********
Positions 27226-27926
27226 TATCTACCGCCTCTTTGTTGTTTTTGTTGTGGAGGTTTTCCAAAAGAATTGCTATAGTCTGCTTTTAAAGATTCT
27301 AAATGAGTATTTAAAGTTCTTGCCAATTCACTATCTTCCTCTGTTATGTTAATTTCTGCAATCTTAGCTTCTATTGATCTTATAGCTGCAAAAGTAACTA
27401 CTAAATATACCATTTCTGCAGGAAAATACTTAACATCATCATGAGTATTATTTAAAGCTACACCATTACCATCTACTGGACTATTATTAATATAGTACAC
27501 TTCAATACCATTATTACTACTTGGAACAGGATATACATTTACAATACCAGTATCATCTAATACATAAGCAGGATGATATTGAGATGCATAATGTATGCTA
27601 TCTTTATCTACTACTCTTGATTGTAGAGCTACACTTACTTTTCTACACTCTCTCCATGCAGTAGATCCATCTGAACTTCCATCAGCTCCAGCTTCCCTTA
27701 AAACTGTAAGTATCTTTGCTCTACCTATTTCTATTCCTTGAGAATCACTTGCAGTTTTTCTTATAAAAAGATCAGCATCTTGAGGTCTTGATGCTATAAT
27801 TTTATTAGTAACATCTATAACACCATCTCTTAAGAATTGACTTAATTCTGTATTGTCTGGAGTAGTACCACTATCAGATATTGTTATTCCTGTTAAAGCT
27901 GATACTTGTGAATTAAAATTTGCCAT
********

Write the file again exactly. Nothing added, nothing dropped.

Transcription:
Positions 27226-27926
27226 TATCTACCGCCTCTTTGTTGTTTTTGTTGTGGAGGTTTTCCAAAAGAATTGCTATAGTCTGCTTTTAAAGATTCT
27301 AAATGAGTATTTAAAGTTCTTGCCAATTCACTATCTTCCTCTGTTATGTTAATTTCTGCAATCTTAGCTTCTATTGATCTTATAGCTGCAAAAGTAACTA
27401 CTAAATATACCATTTCTGCAGGAAAATACTTAACATCATCATGAGTATTATTTAAAGCTACACCATTACCATCTACTGGACTATTATTAATATAGTACAC
27501 TTCAATACCATTATTACTACTTGGAACAGGATATACATTTACAATACCAGTATCATCTAATACATAAGCAGGATGATATTGAGATGCATAATGTATGCTA
27601 TCTTTATCTACTACTCTTGATTGTAGAGCTACACTTACTTTTCTACACTCTCTCCATGCAGTAGATCCATCTGAACTTCCATCAGCTCCAGCTTCCCTTA
27701 AAACTGTAAGTATCTTTGCTCTACCTATTTCTATTCCTTGAGAATCACTTGCAGTTTTTCTTATAAAAAGATCAGCATCTTGAGGTCTTGATGCTATAAT
27801 TTTATTAGTAACATCTATAACACCATCTCTTAAGAATTGACTTAATTCTGTATTGTCTGGAGTAGTACCACTATCAGATATTGTTATTCCTGTTAAAGCT
27901 GATACTTGTGAATTAAAATTTGCCAT